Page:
Animal advocates disagree on pet overpopulation, euthanasia
When John Yeadon moves from Indianapolis to Denver this summer, he'll be forced to leave behind his beloved pit bull, Phoenix. That's because Denver has the toughest pit bull ban in the nation: any dog that even looks like one is forbidden. "I don't understand how you can label an entire breed as bad," Yeadon says.
Pit bulls are also banned in Miami and Cincinnati, and the American Kennel Club reports that nearly 100 municipalities have recently enacted bans on pit bulls and other breeds, such as rottweilers and Dobermans. The AKC believes coverage should be based on a dog's deeds instead of breed and "strongly opposes any legislation that determines a dog to be dangerous based on type of dog," says spokesperson Daisy Okas.
Municipalities aren't alone in taking such steps. According to the Insurance Information Institute, dog bites accounted for one third of all homeowner's insurance liability claims in 2007, prompting many companies to blacklist certain types of dogs. For example, Allstate won't write new policies for owners of pit bulls, Dobermans, rottweilers, chows, Akitas and huskies. "The issue is a major concern for insurers," says III Vice President Loretta Worters. "The average cost per claim continues to rise as do medical costs, the size of settlements, judgments and jury awards."
Pennsylvania and Michigan have laws that prohibit insurers from canceling or denying coverage to the owners of particular dog breeds, and Illinois, Louisiana, New Jersey, New York, South Carolina, Vermont and Washington have similar bills pending.
"The ASPCA believes pet owners should be held liable for their dog's behavior, regardless of breed," says Ed Sayres, ASPCA president and CEO. "Breed bans and the increasingly widespread practice by insurance companies to deny homeowners' coverage virtually guarantee euthanasia of otherwise adoptable dogs by shelters and humane societies."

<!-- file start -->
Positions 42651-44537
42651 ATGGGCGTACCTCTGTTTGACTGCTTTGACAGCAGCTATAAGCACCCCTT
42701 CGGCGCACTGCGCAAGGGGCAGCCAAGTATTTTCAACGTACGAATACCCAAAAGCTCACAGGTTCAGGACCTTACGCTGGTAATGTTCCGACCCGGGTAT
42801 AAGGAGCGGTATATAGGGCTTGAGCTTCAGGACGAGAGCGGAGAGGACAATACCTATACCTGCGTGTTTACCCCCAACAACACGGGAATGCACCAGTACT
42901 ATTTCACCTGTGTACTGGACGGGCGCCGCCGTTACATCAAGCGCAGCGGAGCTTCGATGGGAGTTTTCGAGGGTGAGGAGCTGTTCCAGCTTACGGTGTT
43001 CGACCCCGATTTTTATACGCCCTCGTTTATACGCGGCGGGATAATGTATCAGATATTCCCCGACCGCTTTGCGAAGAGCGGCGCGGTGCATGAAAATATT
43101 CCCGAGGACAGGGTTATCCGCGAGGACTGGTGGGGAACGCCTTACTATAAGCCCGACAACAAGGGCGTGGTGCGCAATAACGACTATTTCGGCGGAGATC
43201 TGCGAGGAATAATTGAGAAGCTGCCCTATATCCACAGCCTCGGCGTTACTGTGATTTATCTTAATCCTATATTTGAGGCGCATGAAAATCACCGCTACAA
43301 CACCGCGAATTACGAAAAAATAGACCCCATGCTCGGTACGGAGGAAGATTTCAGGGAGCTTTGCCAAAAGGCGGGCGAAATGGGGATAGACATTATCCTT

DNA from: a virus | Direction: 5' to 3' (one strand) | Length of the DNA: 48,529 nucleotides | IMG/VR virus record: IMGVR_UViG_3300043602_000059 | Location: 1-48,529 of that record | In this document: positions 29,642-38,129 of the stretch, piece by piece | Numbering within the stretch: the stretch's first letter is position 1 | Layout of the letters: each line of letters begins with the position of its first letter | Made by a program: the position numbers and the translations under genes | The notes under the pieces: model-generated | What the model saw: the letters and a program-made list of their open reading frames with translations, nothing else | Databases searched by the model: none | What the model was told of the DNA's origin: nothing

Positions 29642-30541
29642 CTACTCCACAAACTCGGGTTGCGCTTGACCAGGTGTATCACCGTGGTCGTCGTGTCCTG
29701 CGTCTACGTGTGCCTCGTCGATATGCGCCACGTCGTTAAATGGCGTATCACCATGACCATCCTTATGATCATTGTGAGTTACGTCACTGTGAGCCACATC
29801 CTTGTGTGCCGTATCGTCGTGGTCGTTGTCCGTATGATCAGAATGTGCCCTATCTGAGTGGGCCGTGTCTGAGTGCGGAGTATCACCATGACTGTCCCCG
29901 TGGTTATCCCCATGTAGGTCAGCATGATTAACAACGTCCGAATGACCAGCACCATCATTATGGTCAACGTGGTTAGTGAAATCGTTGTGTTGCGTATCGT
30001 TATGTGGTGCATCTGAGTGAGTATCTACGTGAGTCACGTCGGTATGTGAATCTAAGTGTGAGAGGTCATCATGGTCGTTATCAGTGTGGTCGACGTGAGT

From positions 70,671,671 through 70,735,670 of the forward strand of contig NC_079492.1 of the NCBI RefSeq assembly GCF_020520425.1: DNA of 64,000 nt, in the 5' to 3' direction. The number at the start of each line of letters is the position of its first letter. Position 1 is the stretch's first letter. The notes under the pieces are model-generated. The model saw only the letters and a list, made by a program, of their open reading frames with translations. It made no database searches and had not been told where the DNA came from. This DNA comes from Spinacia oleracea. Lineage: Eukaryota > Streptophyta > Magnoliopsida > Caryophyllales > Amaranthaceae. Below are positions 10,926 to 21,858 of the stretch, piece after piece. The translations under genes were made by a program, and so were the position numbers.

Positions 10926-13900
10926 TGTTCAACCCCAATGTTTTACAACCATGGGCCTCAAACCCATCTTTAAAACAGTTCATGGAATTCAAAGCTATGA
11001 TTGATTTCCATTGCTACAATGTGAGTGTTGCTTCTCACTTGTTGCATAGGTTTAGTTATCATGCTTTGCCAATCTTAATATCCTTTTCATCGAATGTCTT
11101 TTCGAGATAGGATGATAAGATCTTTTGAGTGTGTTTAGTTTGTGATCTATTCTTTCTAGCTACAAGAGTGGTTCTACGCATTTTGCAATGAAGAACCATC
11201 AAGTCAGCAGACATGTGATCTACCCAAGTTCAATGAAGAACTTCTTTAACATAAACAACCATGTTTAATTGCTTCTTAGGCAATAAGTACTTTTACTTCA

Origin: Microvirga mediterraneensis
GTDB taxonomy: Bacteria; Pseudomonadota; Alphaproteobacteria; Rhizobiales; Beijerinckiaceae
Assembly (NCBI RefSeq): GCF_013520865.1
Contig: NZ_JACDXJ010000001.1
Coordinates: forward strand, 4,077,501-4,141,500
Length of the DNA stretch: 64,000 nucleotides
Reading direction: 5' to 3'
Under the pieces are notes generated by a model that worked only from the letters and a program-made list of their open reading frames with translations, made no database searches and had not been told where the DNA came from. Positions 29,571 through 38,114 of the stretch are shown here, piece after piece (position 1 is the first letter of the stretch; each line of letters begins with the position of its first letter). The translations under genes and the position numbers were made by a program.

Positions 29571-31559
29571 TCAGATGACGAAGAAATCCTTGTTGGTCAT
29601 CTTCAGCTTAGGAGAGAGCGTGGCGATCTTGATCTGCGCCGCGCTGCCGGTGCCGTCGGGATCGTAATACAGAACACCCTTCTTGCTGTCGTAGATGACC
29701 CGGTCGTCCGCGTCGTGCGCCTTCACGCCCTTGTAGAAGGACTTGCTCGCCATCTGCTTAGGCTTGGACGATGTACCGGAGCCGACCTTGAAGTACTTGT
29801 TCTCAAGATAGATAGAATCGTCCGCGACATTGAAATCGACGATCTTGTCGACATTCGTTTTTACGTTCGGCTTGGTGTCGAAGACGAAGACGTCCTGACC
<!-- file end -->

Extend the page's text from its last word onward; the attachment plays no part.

Phoenix won't be among them, though. Yeadon is leaving the dog with family in Indiana.
by Amy Mastin
As a California prosecutor, Nathan Winograd tried many cases of animal abuse and neglect. Troubled by what he witnessed, he became operations director at the San Francisco Society for the Prevention of Cruelty to Animals and says he helped to make it the first shelter in the country to save all healthy dogs and cats. He then moved to Ithaca, N.Y. to head the Tompkins County SPCA, which he claims became the first no-kill shelter and community in the nation, saving 90 percent of all animals.
In June 2005, Winograd took his compassion for the subject a step further by forming the No Kill Advocacy Center and last year authored "Redemption: the Myth of Overpopulation and the No Kill Revolution in America."
In his controversial book, Winograd defines a true no-kill shelter as one that only euthanizes only the most vicious, ill and injured animals. He contends there are plenty of homes for the nation's unwanted animals and blames shelter directors for euthanizing pets instead of doing more to find them homes. "For well over a century we've been operating under the principle that the best we can do for homeless animals is to adopt a few and kill the rest," he tells Angie's List Magazine. "One of the primary mistakes people make is to assume that an organization with the label 'Humane Society' or 'Society for the Prevention of Cruelty to Animals' is staffed with people who are passionate about saving lives."
But other animal advocates say Winograd is ignoring an important aspect of the problem. "To think there isn't an overpopulation problem is quite damaging," says Daphna Nachminovich, People for the Ethical Treatment of Animals' vice president. "You have to understand euthanasia is part of the picture until we stem the flow of unwanted animals."
Wayne Pacelle, CEO of the Humane Society of the United States, agrees. "We believe society should try to achieve a no-kill state," he says. "It's just easier said than done. Winograd thinks of the world in polarities."
"I don't believe it's productive to argue about who cares more," adds Ed Sayres, ASPCA president. "Winograd is one of many people working to help in his own way."